European Journal of Clinical Pharmacology

, Volume 44, Issue 6, pp 529–533 | Cite as

Memory and psychomotor effects of oxcarbazepine in healthy human volunteers

  • H. V. Curran
  • R. Java
Originals

Summary

Cognitive and psychomotor impairments can be unwanted adverse effects of antiepileptic drugs. The present double-blind, coross-over study with healthy volunteers was designed to assess the effects of two doses of oxcarbazepine (OXCZ) (150 mg b.i.d.; 300 mg b.i.d.) and a placebo, each given over a two week period. Twelve subjects completed a battery of tests before and 4 h after morning doses on days 1,8 and 15.

Results of objective tests indicated that OXCZ improved performance on a focussed attention task and increased manual writing speed. Subjective ratings showed OXCZ increased feelings of altertness, clear-headedness and quickwittedness. OXCZ had no effect on the range of long-term memory processes assessed in this study. It is concluded that at the doses employed, OXCZ has a slightly stimulant effect on some aspects of psychomotor functioning.

Key words

Oxcarbazepine Psychomotor function antiepileptic drug memory 

Preview

Unable to display preview. Download preview PDF.

Unable to display preview. Download preview PDF.

References

  1. Allen D, Curran HV, Lader M (1991) The effects of repeated doses of clomipramine and alprazolam on physiological, psychomotor and cognitive functions in normal subjects. Eur J Clin Pharmacol 40:355–362PubMedCrossRefGoogle Scholar
  2. Baddeley AD (1968) A 3 minute reasoning test based on grammatical transformation. Psychon Sci 10:341–342Google Scholar
  3. Battig WF, Mongtague WE (1969) Category norms for verbal items in 56 categories: a replication and extension of the Connecticut Category Norms. J Exper Psychol 80:1–46CrossRefGoogle Scholar
  4. Bond AJ, Lader MH (1972) Residual effects of hypnotics. Psychopharmacologia 25:117–132PubMedCrossRefGoogle Scholar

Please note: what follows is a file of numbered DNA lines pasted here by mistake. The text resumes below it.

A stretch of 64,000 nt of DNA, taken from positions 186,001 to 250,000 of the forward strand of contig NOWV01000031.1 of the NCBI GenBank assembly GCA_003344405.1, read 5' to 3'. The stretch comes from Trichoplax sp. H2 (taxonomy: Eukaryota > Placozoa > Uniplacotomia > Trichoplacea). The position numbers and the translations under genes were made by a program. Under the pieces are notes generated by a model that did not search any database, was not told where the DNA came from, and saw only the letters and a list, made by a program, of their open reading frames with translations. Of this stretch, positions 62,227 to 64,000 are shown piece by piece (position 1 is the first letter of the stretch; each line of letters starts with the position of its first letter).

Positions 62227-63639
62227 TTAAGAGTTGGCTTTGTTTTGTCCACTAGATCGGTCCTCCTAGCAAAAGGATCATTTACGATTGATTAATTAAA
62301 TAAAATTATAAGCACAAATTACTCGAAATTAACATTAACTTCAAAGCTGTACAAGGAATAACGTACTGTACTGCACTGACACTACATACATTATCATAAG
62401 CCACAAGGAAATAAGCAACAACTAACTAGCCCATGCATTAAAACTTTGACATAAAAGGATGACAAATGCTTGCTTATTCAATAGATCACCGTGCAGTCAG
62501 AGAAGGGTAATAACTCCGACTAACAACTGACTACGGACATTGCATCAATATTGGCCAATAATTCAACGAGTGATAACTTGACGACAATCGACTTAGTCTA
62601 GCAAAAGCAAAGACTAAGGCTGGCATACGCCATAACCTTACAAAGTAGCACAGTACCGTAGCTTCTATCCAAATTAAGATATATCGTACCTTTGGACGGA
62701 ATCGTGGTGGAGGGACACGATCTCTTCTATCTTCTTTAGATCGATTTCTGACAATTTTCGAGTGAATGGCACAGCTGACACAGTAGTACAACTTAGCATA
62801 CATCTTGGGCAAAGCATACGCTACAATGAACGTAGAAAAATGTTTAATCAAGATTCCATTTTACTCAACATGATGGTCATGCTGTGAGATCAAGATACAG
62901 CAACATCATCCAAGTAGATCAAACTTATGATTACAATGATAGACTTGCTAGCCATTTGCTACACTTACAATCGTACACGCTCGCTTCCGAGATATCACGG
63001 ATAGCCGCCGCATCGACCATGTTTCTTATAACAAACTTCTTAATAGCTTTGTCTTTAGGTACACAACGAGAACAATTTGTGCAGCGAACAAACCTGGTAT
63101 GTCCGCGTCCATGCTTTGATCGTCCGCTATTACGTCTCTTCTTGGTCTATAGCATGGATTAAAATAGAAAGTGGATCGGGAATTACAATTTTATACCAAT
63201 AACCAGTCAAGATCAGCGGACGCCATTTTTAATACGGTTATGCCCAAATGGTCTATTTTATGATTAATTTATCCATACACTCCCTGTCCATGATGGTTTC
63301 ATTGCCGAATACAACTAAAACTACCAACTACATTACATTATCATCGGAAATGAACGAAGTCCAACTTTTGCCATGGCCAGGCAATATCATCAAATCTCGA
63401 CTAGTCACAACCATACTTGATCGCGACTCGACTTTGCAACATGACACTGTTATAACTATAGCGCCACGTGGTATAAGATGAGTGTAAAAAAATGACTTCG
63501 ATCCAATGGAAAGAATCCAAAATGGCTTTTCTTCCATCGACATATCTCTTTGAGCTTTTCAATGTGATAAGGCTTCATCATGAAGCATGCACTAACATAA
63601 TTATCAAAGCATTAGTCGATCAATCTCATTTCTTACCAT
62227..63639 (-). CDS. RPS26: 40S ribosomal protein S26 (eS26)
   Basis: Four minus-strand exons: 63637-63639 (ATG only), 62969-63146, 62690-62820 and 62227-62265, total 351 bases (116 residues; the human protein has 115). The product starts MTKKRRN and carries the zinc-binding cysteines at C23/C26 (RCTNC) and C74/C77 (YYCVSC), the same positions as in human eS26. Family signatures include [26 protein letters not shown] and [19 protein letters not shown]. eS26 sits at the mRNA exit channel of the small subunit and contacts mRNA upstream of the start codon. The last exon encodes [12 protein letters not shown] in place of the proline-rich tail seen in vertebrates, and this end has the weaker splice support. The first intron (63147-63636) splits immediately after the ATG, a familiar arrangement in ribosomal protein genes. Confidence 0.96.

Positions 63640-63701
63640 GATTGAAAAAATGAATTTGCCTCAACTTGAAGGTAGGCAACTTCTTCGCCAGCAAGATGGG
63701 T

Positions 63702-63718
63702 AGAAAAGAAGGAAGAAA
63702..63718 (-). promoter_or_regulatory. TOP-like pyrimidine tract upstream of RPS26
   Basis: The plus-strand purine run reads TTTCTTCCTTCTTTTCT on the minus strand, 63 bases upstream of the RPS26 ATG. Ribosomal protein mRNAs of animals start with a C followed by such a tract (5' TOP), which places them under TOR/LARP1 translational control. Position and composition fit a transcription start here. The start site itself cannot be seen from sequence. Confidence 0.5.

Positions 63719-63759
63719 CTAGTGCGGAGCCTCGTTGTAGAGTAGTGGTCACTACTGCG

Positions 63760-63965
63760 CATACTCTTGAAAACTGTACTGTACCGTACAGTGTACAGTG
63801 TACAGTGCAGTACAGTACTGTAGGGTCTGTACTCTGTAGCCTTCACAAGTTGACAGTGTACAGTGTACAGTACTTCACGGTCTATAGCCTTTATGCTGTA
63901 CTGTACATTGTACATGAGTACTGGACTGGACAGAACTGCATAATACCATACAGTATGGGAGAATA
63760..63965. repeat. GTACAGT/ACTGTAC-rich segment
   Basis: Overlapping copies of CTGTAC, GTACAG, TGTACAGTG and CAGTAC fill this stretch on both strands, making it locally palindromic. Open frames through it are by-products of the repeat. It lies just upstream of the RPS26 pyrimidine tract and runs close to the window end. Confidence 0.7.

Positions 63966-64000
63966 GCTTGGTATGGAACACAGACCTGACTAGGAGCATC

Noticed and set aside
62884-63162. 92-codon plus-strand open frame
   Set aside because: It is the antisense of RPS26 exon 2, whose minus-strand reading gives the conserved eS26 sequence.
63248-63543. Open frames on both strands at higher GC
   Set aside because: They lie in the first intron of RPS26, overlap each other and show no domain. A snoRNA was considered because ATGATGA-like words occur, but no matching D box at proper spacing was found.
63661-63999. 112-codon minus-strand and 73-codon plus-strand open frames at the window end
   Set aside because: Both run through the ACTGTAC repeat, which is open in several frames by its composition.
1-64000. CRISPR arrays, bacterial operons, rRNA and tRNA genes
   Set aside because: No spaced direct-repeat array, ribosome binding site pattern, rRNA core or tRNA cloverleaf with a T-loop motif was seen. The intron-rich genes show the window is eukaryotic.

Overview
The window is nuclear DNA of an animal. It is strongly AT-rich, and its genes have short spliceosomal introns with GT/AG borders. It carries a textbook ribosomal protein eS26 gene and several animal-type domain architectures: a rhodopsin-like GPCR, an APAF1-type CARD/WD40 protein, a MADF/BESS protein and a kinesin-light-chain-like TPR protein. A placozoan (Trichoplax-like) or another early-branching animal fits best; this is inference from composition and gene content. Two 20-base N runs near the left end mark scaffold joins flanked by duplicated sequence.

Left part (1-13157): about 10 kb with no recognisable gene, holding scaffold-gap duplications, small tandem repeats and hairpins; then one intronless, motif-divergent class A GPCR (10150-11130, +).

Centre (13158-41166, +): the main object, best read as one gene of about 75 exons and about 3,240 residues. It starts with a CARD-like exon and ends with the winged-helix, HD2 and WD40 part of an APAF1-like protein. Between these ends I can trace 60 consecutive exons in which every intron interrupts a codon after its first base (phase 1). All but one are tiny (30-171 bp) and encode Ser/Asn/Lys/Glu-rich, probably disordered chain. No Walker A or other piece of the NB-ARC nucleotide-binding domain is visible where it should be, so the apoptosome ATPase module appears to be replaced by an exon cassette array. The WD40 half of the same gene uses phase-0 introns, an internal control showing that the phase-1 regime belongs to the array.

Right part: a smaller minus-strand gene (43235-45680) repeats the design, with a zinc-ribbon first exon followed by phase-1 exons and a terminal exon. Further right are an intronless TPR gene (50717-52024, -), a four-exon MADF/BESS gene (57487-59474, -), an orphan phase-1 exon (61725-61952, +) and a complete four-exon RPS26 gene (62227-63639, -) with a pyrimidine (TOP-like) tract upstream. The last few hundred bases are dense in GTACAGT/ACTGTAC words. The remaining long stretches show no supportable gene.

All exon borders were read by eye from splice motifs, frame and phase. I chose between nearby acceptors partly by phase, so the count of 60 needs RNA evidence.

5. Bond AJ, Lader MH (1974) The use of analogue scales in rating subjective feedings. Brit J Med Psychol 47:211–218Google Scholar
  6. Bulan P, Frosher W (1991) Oxcarbazepine as a new antiepileptic substance. Drugs Today 27:51–54Google Scholar
  7. Curran HV, Schiwy W, Lader MH (1987) Differential amnesic properties of benzodiazepines: a dose-response comparison of two drugs with similar elimination half-lives. Psychopharmacol 92:358–364CrossRefGoogle Scholar
  8. Curran HV, Allen D, Lader MH (1987) The effects of single doses of alpidem and lorazepam on memory and psychomotor performance of normal humans. J Psychopharmacol 1:81–89Google Scholar
  9. Curran HV, Schiffano F, Lader MH (1991) Models of memory dysfunction? A comparison of the effects of scopolamine and lorazepam on memory, psychomotor performance and mood. Psychopharmacol 103:83–90CrossRefGoogle Scholar
  10. Curran HV, Sakulsripong MQ, Lader M (1988) Antidepressants and memory: an investigation of four drugs with different sedative and anticholinergic profiles. Psychopharmacol 95:520–527Google Scholar
  11. Dam M (1987) Oxcarbazepine. In: Dam M (ed) Epilepsy: progress in treatment. Wiley, New York, pp 257–261Google Scholar
  12. Dam M (1990) Oxcarbazepine in monotherapy. Behav Neurol 3 [Suppl 1]:31–34Google Scholar
  13. Dodrill CB (1988) Effects of antiepileptic drugs on abilities. J Clin Psychiatry 49:31–34PubMedGoogle Scholar
  14. Dodrill CB, Troupin AS (1991) Neuropsychological effects of carbamazepine and phenytoin: a reanalysis. Neurology 41:141–143PubMedGoogle Scholar
  15. Frith CD (1967) The effects of nicotine on tapping. Life Sci 6:321–326PubMedCrossRefGoogle Scholar
  16. Houtkooper MA, Lammertsma A, Meyer JWA, Goedhart DM, Meinardi H, van Oorschot CAEH, Bloom GF, Hoppener RJEA, Hulsman JARJ (1987) Oxcarbazepine (GP 47.680): a possible alternative to carbamazepine? Epilepsia 28:693–698PubMedGoogle Scholar
  17. Meador KJ, Loring DW, Huh K, Gallagher BB, King DW (1990) Comparative cognitive effects of anticonvulsants. Neurology 40: 391–394PubMedGoogle Scholar
  18. Mondadori C, Classen W (1984) The effects of various antiepileptic drugs on E-shock induced amnesia in mice: dissociability of effects on convulsions and effects on memory. Acta Neurol Scand 69 (S99):125–129CrossRefGoogle Scholar
  19. Sakulsripong MQ, Curran, HV, Lader MH (1991) Does tolerance develop to the sedative and amnesic effects of antidepressants? A comparison of amitriptyline, trazodone and placebo. Eur J Clin Pharmacol 40:43–48PubMedCrossRefGoogle Scholar
  20. Shepherd RN, Mezler J (1971) Mental rotation of three-dimensional objects. Science 171:701–703Google Scholar
  21. Trimble MR (1987) Anticonvulsant drugs and cognitive function: a review of the literature. Epilepsia 28:S37-S45PubMedGoogle Scholar
  22. Wechsler D (1955) Manual for the Wechsler Adult Intelligence Scale. Psychological Corporation, New YorkGoogle Scholar

Copyright information

© Springer-Verlag 1993

Authors and Affiliations

  • H. V. Curran
    • 1
  • R. Java
    • 1
  1. 1.Department of PsychiatryInstitute of PsychiatryLondonUK

Personalised recommendations